Out of Context – So, What Did You Mean?

A series of out-of-context tweets by a new member of the New York Times editorial board recently set off a firestorm. The old tweets were written to mimic the racist writing of her trolls by using similar language but using white people as the subject of prejudice. It’s a classic example of why you are going to want to use all 280 characters to supply full context and meaning to tweets.

In our fast-paced lives, texts can also mystify a recipient, especially if they only amount to a few words. Go ahead and write out an entire sentence. You can do it!

There’s also the matter of the lost art of business correspondence. People used to open a letter with the phrase, “I am writing to you to” [insert purpose of your inquiry or statement]. It’s called getting to the point.

Have you ever read a long email and could not discern what the author really wanted? And then wondered if the sender was being passive aggressive or something? You can avoid that by making a mental outline, starting with the purpose of this email is [fill in the blank]. State that out front. Elaborate on the essentials: who, what, when, where, how and most importantly, why. Don’t forget a salutation. Email formats can get cluttered, so by signing off with best regards, cheers or your preferred wording, you are letting the speed reader know, yes, this is the end.

If you are making multiple points or citing data, using bullet points or enumeration really helps set apart the information for a clean, easy-to-read presentation. But, do not make too many points! The only thing worse than a short, cryptic message is a long, didactic one. If the recipient did not ask for an encyclopedic tome, don’t give them one. Respect their time. If something is that involved, it might be time for a meeting.

Pet Peeve: Cutesy Subject Lines from Solicitors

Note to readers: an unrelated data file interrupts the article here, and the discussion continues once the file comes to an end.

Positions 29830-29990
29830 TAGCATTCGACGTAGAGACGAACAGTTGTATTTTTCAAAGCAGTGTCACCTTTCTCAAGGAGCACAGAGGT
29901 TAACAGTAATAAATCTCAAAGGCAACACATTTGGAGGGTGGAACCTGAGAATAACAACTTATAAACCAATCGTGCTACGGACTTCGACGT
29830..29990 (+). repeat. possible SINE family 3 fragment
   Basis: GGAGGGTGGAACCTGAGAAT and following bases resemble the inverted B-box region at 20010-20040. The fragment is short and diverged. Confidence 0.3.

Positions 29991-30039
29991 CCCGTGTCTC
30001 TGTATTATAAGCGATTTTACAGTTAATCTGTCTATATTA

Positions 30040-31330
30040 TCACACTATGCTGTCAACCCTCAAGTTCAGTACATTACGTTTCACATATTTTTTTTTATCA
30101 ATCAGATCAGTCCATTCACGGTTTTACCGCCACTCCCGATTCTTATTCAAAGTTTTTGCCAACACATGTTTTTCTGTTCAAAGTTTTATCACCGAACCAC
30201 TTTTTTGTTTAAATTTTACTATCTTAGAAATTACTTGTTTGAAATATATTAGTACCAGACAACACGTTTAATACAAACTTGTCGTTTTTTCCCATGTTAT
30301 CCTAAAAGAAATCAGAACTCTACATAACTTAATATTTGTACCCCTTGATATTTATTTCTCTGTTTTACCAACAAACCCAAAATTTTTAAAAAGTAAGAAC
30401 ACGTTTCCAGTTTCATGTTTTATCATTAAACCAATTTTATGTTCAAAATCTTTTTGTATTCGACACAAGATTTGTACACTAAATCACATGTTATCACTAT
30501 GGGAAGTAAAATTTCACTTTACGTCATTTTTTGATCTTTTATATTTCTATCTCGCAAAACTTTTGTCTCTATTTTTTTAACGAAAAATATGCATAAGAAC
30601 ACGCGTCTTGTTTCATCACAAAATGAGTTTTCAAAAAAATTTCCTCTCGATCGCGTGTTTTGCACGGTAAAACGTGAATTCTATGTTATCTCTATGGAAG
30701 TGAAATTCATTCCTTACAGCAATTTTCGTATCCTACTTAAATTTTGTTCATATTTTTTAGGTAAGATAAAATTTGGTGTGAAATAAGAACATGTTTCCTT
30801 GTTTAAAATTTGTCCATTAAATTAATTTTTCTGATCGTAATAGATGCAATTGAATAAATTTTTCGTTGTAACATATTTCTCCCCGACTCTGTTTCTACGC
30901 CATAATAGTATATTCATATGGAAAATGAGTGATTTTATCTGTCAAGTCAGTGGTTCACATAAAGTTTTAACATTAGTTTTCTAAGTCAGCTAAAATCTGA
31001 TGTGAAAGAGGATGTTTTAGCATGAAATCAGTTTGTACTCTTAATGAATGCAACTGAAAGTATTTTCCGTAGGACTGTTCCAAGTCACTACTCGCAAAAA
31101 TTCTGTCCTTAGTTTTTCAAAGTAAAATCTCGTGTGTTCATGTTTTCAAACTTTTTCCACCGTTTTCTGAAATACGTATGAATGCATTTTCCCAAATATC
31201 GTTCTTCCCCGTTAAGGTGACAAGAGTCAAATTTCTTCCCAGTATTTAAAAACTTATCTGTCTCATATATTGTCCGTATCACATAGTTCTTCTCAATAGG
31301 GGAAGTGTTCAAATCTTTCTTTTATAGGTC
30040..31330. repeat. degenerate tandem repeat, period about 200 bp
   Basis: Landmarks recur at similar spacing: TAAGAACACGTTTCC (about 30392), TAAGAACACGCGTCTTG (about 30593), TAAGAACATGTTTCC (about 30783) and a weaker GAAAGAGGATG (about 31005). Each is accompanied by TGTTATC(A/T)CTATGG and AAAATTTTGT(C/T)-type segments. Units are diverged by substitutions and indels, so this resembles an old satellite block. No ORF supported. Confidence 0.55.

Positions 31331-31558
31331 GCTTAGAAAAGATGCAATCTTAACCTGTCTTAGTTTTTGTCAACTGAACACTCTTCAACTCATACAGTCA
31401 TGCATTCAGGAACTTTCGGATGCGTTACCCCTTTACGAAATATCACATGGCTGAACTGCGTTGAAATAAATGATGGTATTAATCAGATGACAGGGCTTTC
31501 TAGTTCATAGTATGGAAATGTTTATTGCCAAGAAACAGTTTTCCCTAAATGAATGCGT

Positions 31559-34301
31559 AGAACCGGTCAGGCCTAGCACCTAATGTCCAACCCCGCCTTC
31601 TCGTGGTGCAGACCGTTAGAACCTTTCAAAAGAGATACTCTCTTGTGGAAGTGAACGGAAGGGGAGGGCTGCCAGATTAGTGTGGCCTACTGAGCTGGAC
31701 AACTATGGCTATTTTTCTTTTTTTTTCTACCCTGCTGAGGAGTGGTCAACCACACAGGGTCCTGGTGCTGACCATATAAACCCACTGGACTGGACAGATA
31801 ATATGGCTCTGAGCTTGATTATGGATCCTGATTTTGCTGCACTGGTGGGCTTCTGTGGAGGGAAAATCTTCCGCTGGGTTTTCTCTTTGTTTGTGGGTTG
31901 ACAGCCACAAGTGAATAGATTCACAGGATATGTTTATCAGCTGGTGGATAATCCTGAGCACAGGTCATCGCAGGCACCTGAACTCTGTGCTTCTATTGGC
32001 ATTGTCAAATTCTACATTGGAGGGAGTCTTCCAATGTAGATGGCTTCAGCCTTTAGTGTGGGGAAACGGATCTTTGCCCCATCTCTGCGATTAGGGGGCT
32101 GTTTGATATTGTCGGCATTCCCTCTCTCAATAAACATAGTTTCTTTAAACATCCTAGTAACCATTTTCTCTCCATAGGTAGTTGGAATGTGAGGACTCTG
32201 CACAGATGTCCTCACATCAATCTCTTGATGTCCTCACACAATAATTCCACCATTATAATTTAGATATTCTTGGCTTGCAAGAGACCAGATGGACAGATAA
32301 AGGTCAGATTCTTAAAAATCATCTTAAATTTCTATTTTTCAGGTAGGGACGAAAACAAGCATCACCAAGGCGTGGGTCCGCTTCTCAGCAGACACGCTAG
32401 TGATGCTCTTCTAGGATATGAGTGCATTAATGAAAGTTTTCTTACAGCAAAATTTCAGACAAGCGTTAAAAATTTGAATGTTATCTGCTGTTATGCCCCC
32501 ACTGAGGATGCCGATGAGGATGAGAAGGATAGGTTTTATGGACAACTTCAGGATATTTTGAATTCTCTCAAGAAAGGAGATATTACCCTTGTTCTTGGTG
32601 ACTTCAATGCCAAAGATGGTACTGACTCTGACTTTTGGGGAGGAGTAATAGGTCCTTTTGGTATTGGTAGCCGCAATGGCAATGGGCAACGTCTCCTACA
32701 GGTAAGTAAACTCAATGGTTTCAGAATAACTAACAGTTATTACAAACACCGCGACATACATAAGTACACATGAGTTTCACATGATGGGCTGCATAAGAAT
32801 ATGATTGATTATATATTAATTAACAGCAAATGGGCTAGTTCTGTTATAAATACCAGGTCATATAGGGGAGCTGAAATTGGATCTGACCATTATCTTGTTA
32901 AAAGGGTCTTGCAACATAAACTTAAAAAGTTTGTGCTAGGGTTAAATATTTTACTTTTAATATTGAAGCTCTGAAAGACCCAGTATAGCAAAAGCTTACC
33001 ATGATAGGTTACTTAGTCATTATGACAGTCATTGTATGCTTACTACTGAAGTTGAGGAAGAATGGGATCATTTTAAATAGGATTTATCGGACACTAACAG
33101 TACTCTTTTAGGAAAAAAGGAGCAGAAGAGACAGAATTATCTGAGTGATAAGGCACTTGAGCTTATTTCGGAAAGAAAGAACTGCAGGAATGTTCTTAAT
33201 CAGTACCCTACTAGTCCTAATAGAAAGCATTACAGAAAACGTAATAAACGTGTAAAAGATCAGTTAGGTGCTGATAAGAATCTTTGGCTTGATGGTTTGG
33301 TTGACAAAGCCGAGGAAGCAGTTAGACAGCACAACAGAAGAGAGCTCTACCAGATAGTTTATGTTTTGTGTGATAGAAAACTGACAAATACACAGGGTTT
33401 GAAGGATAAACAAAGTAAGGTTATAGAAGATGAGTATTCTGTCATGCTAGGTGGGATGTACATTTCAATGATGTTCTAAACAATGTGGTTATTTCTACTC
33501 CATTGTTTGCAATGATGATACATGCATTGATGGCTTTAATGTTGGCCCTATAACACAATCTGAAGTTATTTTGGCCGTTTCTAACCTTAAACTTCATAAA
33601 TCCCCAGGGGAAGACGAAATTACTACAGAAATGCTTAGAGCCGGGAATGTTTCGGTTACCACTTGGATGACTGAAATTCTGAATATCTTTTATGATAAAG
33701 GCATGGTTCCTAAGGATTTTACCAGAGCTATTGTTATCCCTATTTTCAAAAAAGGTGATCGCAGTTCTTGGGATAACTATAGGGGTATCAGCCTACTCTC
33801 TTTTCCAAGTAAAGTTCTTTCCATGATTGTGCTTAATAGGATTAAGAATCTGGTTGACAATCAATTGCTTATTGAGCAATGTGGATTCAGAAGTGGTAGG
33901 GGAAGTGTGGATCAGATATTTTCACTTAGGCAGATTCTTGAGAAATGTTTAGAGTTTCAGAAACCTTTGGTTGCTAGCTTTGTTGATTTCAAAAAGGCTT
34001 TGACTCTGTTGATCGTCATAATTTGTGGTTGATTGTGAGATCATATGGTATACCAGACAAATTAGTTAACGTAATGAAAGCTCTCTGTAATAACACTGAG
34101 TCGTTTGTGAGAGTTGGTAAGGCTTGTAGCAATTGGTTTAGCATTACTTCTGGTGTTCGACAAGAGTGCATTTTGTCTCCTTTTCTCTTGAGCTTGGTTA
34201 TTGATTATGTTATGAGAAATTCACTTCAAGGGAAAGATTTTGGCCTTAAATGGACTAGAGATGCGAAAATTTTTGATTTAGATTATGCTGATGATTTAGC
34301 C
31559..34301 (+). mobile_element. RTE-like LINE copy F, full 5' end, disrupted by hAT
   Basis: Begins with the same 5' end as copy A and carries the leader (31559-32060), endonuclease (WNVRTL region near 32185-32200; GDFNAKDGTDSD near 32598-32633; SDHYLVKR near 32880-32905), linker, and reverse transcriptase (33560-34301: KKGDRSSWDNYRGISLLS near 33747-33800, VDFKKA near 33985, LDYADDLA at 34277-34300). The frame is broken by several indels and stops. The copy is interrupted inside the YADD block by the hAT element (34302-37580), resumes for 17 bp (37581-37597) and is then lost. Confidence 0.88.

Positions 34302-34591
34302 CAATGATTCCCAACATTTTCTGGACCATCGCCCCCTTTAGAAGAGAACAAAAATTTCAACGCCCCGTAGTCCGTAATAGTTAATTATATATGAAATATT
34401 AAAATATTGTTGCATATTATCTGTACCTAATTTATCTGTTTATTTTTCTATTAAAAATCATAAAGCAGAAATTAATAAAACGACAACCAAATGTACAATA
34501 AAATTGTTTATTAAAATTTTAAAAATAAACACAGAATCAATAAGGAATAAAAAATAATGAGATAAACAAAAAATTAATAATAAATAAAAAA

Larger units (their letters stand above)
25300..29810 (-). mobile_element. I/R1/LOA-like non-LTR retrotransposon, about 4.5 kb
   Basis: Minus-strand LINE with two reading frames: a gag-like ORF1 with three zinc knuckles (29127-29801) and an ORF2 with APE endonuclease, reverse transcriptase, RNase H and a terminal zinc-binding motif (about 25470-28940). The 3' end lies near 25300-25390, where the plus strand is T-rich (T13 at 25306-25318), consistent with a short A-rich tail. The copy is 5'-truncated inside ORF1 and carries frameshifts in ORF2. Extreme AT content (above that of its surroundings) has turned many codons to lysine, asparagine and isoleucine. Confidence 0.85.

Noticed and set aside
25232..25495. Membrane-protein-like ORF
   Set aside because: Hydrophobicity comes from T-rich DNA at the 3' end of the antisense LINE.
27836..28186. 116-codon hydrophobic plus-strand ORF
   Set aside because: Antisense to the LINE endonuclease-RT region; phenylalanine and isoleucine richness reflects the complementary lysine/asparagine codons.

My inbox fills with random solicitations with quirky openings, such as this real subject line: “Not as bad as an awkward first date.” The email content was just as cheesy: “But it still stings 🙁
Sounds like we weren’t meant for each other. But I wanted to reach out to you one last time. I have a few suggestions on how your company can improve it’s online customer acquisition rate. If I don’t hear back, I’ll assume that the timing isn’t right.” Yeah, here’s something that is not right: your grammar. The possessive for a company is its, not it’s.

What’s up with people who send presumably thousands of emails to solicit business and yet do not bother with the grammar in their template? Similarly, this subject line phrase needs a comma: “Quick question Katharine.” Quick answer, Dude: No, I do not want to buy Instagram followers.

Similarly, I cannot stand brackets in email subject lines, such as this real one: “[BLOG] 17% of sales teams struggle with this…” Please, go away, clickbaiters. These emails come across as the written equivalent of robocallers.

Be real in your business writing, but not too casual. Be clear and direct, but mindful that short phrases can come across as terse and rude. Before clicking the send button, do a quick read to guard against typos and ensure the tone is just right. Once satisfied, let ‘er rip.





Get to the Point with Marketing Newsletter Subject Lines or Else

If you’re going to take the time to provide clients and prospects with an email newsletter, why on Earth would you make it look like spam? As a content marketer, I often sign up to receive newsletters from other content marketers I come across online, and I quite often am surprised at the cheesy subject lines in their emails. These three are real examples:

  • “Today”
  • “Just a quick thing”
  • “Here’s the list”

This reminds me of the infamous ILOVEYOU spam email that messed with some companies when employees opened the file only to download a computer virus.

My advice is simple: do NOT write a subject line that looks like you are trying to trick people into opening your email. Many assert that email subject lines should entice, be quirky or somehow else spark curiosity.

My counter argument is it is better to be direct. People don’t have time for guessing games, even if it is a matter of milliseconds. Don’t keep them guessing; that is rude. Write it like a news headline to let the recipients quickly decide whether they care or not.

If you mislead them into opening an email they really don’t care about at all, they may be inspired to take that extra step to scroll down and click on UNSUBSCRIBE. Mission defeated.

When I post the contents of this blog to my newsletter the subject line might say, “Tips from the Quill of Adroit Narratives” and the subheading might say, “Digital Marketing Viewpoints.” My audience immediately knows what to expect and whether they want to read it, save it for later or delete it. Give them the choice rather than play cutesy.

Also, if the email is time sensitive, put the date certain in the subject line, such as 10% offer good through October 31. Again, don’t bury the most important information – the reason why you are sending the email – inside the email. Why send newsletters?